When I first met Shirin in Pune, at her Fellowship interview, I was apprehensive -- about my own and the office staff's reactions. How do you sit across the table from an acid attack/burn survivor and pretend you don't see what you see? Suppose your eyes linger on the scars? Suppose you feel uneasy? Would her speech be slurred, would I understand her -- more importantly, if she was to be on a fellowship, how would the people she was to interact with, react? My doubts were dispelled just a few minutes into our meeting and I realised that although physical appearance is our largest contact point, there is so much more to human interaction -- Shirin's charming smile and soft voice, her typical Bombay girl way of speaking and candid sense of humour set us at ease. I decided to not pretend that there was no difference between her face and the ones that I came across in my everyday interactions and let my eyes wander as they wished -- and after a while, after they had explored the unfamiliar terrain, they came back to where most human interaction takes place: eye contact.
But eye contact and human interaction is exactly what the college principal wishes to avoid. Shirin recognises the fact that it is not easy for people to not react to her scars -- she has faced enough insensitivity in her daily commuting in Mumbai, from the boy trying to videotape her face as she shopped ("For what?" she asks angrily,"To post on youtube?") to the college girl on the local train who held her hand up to shield her eyes from Shirin, talking about her loudly in English, as if being scarred meant that you were also hearing-impaired and brain-dead. She just wishes they would react in a manner that was respectful and deepened understanding. Shirin points out the deep-seated discomfort that still exists in India with deviations from the physical norm -- while perfect strangers feel free to ask you the most intrusive questions, they feel no obligation to smile and say hello or be courteous in any way -- you are in effect, a non-person. In the West, mothers may ask their children not to stare, but here they often shield their children's faces as if the physically different person carries negative energy, is 'ashubh' in some way, to be kept away from all that is 'shubh' or auspicious -- whether pregnant woman, or marriage ceremony, or child or marriageable girls... Think about our stories and films -- isn't the evil person always dark (or albino or has leucoderma), hunched, squint-eyed, crippled, scarred, six-fingered,club-footed, hare-lipped, blind...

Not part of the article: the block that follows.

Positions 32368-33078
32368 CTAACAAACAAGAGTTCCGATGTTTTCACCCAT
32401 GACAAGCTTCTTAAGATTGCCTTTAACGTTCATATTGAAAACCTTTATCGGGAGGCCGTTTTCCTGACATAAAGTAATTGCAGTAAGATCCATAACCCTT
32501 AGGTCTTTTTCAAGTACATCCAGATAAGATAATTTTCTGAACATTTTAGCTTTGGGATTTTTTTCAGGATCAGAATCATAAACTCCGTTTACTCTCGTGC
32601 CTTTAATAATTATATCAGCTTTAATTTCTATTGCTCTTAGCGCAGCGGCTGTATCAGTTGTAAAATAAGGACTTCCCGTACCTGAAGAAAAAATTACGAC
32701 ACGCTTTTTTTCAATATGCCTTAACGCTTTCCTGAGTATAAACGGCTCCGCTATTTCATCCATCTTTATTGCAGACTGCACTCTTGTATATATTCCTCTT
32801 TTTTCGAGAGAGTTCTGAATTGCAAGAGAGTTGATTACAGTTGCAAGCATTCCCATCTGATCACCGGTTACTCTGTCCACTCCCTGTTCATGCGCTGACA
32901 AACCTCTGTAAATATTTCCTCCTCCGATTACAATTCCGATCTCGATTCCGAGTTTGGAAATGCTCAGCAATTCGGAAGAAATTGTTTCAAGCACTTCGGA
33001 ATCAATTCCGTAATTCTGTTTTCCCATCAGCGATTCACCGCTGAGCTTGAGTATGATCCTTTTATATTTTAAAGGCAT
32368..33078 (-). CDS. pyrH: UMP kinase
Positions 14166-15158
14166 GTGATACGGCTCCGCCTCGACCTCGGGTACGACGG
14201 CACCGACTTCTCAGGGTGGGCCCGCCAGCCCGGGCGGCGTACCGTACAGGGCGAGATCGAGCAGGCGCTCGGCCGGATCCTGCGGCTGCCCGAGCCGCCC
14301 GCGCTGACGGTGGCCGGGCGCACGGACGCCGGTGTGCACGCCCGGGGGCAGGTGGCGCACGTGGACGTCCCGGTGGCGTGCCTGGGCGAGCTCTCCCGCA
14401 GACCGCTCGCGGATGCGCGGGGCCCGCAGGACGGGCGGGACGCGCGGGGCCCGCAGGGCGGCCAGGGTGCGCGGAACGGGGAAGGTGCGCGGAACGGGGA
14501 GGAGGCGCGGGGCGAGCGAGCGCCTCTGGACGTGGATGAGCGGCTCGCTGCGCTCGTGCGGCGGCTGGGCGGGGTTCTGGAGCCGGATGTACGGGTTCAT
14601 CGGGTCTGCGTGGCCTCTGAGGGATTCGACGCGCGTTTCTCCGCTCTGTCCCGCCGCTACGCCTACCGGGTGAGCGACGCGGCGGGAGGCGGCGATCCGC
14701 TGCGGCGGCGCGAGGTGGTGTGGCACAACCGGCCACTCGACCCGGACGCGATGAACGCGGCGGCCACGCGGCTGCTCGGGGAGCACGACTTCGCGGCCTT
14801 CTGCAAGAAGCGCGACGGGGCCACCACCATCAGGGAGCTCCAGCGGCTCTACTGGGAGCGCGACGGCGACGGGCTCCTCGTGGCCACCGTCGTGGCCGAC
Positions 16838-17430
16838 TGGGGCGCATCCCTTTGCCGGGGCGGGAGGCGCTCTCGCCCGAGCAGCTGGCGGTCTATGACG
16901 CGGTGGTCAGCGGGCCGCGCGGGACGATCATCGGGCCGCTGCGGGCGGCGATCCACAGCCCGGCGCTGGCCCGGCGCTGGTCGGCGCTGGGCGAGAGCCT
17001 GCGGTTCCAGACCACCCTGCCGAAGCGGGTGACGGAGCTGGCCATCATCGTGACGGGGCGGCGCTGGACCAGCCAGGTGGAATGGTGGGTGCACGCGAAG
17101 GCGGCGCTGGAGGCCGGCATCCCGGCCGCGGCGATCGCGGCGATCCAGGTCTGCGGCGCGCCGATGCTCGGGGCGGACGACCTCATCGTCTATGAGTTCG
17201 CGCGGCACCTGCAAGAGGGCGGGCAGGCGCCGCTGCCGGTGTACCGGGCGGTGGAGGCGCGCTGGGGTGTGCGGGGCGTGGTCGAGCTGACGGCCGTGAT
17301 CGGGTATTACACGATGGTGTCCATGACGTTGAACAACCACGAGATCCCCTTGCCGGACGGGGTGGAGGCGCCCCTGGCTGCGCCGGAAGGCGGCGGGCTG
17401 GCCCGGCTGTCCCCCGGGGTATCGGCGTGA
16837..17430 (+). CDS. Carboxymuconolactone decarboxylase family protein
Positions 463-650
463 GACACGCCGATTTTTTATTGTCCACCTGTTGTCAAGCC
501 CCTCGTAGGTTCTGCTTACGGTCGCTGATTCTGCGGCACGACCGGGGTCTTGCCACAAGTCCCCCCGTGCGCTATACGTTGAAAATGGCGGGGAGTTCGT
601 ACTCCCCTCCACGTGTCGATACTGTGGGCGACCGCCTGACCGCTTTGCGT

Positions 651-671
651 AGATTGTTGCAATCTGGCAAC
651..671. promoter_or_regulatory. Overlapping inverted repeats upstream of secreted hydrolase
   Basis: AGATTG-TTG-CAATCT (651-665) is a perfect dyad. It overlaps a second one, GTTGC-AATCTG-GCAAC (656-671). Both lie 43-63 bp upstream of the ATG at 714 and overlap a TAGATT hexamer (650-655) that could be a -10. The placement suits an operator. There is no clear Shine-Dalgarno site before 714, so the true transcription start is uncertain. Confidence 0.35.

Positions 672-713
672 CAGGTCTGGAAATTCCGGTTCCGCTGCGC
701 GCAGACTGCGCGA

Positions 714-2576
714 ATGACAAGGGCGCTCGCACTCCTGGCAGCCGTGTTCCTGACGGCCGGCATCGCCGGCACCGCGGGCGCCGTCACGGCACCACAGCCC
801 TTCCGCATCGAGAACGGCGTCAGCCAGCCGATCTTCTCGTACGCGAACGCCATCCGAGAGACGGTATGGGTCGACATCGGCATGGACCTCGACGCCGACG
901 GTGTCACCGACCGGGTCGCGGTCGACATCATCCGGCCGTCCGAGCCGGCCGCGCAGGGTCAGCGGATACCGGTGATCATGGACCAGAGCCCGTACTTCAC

Shirin's project is not about Violence Against Women (VAW), it is not about surviving vicious attacks -- although these are issues that, naturally, are close to her heart. Her project is about beauty and disfigurement, about sensitising people to accepting differences, whether the mild disfigurement of Leucoderma which is still a major social stigma, or congenital conditions that affect height/weight/shape/mobility and eventually, life prospects. She hopes to get young people and women in particular to explore how stringently they want to conform to prevalent, externally laid down notions of beauty at the cost of their own well-being and identity. She would like to push for the recognition of disfigurement as a social disability (after all, no matter how good you are at your job, a person who looks 'different' will generally not get a front desk job or one that requires social interaction). She would like people to remember that there is a person inside the body that is different. Eventually, she hopes to begin a dialogue on acceptance -- of oneself, of others and of differences. Perhaps the college principal, if she overcomes her biases and participates in the project, will be one of the first to benefit?
-- Ujwala Samarth is Programme Coordinator at Open Space, Pune.
Also see this comment on the same incident: http://blogs.rnw.nl/southasiaw